Greetings Compleat Anglers! States continue to stock rivers across the Northeast and the fishing has been lights-out. The weather keeps shifting around however, so you will need to pick your days if you want to get some great dry fly action. The Farmington is still fishing very well. It was one of the most recently stocked rivers and reports have been great. While most of the fish being caught are stockies, there have been some nicer wild fish caught with the bump in water temp. The Salmon River up in New York went back up to over 1000 CFS and I would wait until that water comes back down. For the rest of the Northeast, you certainly need to pick your days but provided the weather is 40 degrees or warmer, the fly fishing should be good or great. This is a great time of year for trout anglers in the region. Read on for more!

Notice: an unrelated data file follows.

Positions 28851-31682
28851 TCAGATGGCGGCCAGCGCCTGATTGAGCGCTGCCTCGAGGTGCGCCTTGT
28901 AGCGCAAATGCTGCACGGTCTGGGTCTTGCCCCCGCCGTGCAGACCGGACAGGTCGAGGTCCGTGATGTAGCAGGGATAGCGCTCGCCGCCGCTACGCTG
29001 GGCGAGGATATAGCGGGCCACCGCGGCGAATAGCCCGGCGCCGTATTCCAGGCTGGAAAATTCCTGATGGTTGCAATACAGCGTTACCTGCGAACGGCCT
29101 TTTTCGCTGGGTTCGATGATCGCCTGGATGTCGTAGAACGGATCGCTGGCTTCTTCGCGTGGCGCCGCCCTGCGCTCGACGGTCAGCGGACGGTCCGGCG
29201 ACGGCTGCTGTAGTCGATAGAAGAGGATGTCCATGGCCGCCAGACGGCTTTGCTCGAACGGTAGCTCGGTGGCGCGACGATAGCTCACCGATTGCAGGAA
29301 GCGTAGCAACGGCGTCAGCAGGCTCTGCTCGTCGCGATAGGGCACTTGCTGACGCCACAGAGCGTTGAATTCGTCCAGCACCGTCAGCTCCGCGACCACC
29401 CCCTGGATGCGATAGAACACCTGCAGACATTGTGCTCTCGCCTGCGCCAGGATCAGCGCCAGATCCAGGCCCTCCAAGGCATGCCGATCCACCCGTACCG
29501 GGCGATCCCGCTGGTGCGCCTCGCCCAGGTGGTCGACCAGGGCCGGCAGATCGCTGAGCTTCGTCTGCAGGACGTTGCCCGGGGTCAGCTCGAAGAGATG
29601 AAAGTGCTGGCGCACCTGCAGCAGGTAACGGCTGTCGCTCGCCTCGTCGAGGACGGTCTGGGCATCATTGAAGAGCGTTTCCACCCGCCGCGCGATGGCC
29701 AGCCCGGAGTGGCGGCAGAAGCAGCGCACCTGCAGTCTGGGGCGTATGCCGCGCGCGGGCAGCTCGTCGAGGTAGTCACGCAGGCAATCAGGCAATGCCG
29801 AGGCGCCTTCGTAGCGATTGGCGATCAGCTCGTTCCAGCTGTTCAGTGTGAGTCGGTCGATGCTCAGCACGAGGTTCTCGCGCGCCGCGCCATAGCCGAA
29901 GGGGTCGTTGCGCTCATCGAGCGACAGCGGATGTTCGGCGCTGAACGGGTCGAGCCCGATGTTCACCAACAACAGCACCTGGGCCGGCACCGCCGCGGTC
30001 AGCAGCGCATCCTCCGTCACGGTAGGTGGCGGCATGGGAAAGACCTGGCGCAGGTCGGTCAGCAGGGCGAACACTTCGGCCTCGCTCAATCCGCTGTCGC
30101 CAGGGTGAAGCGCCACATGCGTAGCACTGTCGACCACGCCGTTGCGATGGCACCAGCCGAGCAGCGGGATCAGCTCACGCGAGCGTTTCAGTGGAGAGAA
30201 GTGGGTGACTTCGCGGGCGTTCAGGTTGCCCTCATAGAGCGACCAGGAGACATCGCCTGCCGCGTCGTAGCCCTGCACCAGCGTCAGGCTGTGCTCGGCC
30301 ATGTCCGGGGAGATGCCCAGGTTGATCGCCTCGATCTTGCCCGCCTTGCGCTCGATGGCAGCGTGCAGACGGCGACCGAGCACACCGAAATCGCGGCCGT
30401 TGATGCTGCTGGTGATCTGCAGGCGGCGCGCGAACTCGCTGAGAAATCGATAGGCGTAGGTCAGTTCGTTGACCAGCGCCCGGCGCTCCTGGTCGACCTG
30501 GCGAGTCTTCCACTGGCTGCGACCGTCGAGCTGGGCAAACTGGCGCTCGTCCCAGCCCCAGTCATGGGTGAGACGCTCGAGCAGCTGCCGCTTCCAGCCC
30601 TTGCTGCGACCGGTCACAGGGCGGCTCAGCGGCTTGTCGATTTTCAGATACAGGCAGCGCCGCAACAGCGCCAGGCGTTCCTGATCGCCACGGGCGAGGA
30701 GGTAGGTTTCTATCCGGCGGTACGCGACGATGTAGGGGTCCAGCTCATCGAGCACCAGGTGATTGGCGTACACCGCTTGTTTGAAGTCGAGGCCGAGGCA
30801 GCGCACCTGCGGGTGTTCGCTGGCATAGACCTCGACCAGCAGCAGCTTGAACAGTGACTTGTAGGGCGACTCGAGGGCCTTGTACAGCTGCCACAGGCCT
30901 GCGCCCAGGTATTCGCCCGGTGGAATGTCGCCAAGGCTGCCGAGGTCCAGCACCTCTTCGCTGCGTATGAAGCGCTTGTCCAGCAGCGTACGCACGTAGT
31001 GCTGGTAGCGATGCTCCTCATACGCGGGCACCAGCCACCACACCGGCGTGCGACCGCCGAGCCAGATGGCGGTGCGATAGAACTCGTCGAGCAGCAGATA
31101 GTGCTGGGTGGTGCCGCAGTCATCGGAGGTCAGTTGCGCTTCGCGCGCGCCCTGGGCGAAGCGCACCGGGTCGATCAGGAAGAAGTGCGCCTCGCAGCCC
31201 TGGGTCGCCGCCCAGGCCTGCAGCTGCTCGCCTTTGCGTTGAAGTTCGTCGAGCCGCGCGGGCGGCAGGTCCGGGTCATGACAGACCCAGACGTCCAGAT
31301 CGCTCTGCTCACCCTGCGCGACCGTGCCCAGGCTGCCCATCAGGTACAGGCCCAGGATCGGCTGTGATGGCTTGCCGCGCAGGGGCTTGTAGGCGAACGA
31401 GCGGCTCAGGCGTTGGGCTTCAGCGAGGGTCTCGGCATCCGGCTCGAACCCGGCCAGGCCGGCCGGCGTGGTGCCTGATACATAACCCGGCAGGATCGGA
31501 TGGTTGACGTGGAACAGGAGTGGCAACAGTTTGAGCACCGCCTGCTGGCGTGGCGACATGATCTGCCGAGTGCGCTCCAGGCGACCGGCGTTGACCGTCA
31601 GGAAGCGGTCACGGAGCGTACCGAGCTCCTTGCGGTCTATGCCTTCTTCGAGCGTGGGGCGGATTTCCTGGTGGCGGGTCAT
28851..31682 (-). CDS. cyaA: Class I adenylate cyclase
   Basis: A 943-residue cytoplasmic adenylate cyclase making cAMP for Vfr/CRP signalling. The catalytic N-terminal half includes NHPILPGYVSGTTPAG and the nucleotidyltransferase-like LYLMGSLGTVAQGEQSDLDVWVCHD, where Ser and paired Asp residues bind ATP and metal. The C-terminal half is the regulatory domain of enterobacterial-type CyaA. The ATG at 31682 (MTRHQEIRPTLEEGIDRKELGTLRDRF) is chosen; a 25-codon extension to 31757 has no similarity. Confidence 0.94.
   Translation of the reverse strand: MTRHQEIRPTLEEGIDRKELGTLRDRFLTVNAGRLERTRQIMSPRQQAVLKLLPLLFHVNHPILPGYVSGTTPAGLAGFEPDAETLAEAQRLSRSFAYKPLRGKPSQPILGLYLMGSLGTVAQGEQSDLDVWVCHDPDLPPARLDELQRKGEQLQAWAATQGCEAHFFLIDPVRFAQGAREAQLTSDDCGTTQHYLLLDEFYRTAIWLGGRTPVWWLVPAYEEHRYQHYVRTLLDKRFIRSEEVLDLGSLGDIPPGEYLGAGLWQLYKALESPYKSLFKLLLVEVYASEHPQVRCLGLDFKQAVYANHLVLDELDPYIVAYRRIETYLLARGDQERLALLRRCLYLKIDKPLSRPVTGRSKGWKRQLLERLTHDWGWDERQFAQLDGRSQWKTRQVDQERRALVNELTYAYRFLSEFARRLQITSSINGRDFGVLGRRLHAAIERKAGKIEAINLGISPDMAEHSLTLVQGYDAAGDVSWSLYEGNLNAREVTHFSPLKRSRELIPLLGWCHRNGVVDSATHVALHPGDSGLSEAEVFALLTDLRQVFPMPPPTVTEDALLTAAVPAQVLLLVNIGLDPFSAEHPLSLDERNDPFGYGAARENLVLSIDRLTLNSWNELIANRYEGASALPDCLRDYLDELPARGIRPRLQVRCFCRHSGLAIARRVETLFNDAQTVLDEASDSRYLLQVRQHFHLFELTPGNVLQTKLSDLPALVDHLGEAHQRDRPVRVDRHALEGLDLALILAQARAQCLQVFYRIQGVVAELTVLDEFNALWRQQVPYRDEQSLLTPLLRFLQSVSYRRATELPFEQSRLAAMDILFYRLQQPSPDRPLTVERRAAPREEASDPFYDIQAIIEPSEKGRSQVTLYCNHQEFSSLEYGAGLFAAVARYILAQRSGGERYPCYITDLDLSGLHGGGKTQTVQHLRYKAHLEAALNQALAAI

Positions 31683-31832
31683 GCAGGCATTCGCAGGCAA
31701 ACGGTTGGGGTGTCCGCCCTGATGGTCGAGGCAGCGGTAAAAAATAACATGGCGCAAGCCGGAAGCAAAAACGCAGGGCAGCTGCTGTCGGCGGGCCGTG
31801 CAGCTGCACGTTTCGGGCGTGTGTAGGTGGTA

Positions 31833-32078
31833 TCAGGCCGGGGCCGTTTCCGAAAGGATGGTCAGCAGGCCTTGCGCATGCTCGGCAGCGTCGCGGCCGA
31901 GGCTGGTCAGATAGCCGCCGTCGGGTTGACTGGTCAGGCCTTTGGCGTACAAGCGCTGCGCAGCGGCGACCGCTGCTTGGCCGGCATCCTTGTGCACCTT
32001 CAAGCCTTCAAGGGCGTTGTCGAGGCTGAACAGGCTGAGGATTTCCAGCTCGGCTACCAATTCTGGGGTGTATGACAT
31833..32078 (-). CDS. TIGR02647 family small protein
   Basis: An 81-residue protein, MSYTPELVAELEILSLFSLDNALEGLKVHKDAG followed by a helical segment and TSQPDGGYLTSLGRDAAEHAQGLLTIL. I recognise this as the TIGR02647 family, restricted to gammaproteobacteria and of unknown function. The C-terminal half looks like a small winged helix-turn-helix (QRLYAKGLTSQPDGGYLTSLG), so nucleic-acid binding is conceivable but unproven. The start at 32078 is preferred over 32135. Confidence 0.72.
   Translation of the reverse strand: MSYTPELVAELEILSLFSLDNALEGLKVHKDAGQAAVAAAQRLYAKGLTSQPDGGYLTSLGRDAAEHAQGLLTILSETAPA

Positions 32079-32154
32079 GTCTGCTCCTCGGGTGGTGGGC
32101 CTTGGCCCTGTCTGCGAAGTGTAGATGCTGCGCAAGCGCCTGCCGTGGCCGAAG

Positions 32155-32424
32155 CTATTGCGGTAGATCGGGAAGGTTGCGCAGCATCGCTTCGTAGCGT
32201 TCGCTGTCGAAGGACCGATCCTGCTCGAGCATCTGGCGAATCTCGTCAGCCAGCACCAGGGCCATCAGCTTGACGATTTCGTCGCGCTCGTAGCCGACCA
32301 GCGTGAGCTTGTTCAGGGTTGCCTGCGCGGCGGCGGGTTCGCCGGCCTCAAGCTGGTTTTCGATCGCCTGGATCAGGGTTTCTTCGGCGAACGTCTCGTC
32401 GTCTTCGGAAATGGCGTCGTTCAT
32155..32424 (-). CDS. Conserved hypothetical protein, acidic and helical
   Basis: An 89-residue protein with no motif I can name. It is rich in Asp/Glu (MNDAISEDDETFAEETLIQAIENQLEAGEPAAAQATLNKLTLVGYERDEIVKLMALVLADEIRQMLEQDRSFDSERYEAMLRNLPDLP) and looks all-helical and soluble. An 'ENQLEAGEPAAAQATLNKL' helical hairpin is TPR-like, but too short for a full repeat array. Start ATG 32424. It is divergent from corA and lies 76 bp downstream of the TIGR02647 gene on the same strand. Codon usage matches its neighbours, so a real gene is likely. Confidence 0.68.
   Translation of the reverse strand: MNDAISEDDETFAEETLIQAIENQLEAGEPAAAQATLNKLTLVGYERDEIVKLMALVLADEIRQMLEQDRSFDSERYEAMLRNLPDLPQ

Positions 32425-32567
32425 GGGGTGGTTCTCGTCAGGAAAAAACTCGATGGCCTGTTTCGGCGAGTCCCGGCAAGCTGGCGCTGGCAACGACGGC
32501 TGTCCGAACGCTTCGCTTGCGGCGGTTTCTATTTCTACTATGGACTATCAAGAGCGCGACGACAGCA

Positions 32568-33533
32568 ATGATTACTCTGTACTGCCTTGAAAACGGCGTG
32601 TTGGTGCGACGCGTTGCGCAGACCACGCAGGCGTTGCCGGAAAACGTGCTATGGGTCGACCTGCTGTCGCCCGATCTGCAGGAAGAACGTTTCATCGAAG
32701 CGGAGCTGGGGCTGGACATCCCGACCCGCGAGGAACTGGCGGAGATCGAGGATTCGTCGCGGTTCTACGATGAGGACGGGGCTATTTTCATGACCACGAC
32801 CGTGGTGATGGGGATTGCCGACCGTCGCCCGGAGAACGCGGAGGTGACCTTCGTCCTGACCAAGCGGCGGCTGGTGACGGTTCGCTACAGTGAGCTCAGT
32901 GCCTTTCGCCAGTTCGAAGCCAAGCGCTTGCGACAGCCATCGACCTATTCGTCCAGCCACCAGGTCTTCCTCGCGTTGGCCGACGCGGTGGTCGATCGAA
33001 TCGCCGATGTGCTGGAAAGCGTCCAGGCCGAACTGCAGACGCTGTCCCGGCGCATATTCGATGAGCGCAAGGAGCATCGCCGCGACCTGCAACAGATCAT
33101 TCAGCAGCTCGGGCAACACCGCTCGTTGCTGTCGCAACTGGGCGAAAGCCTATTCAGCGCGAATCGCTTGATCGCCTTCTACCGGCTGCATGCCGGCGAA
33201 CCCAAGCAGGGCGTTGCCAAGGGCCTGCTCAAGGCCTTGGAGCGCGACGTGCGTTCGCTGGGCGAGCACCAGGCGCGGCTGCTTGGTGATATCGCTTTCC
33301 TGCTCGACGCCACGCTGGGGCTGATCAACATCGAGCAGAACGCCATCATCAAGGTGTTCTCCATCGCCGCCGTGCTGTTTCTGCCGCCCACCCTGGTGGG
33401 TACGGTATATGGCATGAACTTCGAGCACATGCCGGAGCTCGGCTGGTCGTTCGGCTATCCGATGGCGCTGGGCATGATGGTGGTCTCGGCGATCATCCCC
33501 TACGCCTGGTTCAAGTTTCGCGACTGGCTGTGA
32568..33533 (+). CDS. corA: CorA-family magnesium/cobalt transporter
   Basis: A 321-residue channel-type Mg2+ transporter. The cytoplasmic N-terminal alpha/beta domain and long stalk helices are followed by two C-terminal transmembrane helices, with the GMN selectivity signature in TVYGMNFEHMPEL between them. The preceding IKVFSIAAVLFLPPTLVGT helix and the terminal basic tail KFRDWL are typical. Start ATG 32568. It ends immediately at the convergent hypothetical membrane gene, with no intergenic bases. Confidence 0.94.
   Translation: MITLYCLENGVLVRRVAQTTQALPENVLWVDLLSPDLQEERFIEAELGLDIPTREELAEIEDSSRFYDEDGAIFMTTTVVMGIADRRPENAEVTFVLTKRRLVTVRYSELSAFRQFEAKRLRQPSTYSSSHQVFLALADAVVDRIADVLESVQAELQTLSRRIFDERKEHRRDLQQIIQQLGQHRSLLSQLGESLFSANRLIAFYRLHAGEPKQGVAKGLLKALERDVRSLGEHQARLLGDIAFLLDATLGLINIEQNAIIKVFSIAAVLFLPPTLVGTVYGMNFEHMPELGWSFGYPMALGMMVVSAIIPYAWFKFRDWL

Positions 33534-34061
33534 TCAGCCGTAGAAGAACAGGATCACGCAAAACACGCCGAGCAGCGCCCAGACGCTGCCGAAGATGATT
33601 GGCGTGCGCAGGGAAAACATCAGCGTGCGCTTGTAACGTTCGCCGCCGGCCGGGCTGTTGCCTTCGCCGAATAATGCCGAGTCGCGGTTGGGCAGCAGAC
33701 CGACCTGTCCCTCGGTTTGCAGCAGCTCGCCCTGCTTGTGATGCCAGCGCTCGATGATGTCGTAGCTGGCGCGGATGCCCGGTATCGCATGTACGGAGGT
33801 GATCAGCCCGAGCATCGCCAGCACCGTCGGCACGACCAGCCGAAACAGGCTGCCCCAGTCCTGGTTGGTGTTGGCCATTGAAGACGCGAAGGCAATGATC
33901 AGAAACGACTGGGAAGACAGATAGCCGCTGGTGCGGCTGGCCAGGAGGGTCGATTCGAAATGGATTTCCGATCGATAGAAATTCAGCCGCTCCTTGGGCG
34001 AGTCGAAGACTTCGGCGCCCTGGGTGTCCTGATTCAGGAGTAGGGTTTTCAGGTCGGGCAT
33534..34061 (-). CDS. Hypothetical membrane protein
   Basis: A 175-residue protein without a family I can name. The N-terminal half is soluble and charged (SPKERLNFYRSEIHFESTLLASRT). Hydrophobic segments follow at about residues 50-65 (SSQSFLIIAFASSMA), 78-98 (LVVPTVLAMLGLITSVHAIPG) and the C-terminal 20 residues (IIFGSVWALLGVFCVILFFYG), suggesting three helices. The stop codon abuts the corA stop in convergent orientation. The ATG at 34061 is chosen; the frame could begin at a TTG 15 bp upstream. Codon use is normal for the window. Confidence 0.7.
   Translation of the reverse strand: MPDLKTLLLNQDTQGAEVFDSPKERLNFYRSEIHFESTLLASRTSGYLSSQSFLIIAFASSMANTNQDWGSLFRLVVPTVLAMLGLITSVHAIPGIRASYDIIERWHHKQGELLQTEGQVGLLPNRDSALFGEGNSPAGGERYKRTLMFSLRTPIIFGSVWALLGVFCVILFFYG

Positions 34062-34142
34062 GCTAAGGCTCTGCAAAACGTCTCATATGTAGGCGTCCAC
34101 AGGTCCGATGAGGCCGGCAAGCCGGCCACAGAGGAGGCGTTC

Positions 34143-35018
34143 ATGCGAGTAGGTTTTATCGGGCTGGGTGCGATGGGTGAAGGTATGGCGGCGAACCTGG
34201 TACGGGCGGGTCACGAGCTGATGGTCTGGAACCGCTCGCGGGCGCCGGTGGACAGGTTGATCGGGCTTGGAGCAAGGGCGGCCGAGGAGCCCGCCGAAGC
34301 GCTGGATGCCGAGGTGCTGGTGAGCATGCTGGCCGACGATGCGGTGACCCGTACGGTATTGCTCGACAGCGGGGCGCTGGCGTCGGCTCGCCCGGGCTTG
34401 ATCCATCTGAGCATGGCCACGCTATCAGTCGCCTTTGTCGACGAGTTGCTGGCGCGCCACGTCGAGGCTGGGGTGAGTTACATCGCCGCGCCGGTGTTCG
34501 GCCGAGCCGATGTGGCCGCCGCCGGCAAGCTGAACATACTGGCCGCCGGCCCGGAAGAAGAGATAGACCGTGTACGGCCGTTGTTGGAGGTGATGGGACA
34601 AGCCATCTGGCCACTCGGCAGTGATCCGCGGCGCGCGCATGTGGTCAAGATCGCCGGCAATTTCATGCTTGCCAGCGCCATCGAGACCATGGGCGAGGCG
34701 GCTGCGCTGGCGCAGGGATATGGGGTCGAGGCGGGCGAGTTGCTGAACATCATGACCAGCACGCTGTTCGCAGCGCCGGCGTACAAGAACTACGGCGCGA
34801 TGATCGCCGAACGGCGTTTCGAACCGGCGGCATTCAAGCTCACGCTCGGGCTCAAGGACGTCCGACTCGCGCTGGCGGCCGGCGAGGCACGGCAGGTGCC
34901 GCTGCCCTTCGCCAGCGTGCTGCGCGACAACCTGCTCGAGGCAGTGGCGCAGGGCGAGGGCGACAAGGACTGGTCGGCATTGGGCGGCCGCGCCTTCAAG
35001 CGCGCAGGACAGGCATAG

The State continues to stock the waters of Connecticut. Over 70 rivers/streams and another 70+ lakes/ponds have been stocked so far. Most of the stocking has been in the last two weeks and the fishing has been nothing short of spectacular. We are seeing 5 or more streams stocked per day so expect the last of them to receive fish soon. Once that is done we should see second rounds shortly after. The fly fishing in the smaller local streams is as good as it will get all year. I cannot stress that enough. If you are new to fly fishing or want to put up some good numbers, now is the time to get out there. There is no shortage of options in terms of rivers to fish. Another benefit to this time of year is that the fish are very willing to hit a wide variety of flies. Mops, worms, PTs, Hares Ears, streamers, soft hackles, and other assorted larger nymphs will work great for these fish. The next month will be the best fishing we will have all year so it is wise to focus your attention on these rivers for the time being and then move on once opening day occurs and the rivers are fished out. With the recent rain we have gotten, the flows should be very good. The warmer weather is another positive trend as it will warm up that water into the 50s which is ideal for trout to feed. For you dry fly anglers, the Stoneflies have been coming off on warmer days. They should be coming off on a regular basis at this point which makes for some awesome dry fly fishing (there is just nothing like early season dry fly fishing!). So, if you want to get a few on dries, this week will certainly provide you the opportunity if you are on a river that gets them. As I’ve mentioned in the last few reports, we have a custom tied version of this fly at the shop that is deadly. So, if you need some flies for that hatch, we have you covered. A word on fishing this weekend. Get there nice and early. Being first to the spots will make a big difference on the quality of your fishing. The crowds have been substantial and while everyone tends to play nice and give you space, most of the good water will be occupied by 11am. Please be respectful of other anglers. Remember to not high or low hole anyone. We have been seeing a lot of anglers being disrespectful and crowding anglers who are already fishing in a spot. There are plenty of fish around and plenty of water to fish. If someone is fishing a hole, just move on and find other open water. If there are no holes open, get there earlier next time or wait until one opens up. Remember that all TMAs are all catch and release until mid-April. Please report any poaching. When the state stocks, there tend to be a lot of poachers that come out of the woodwork, especially spin anglers. As such, please report any misconduct to the DEEP by calling 800-842-4357.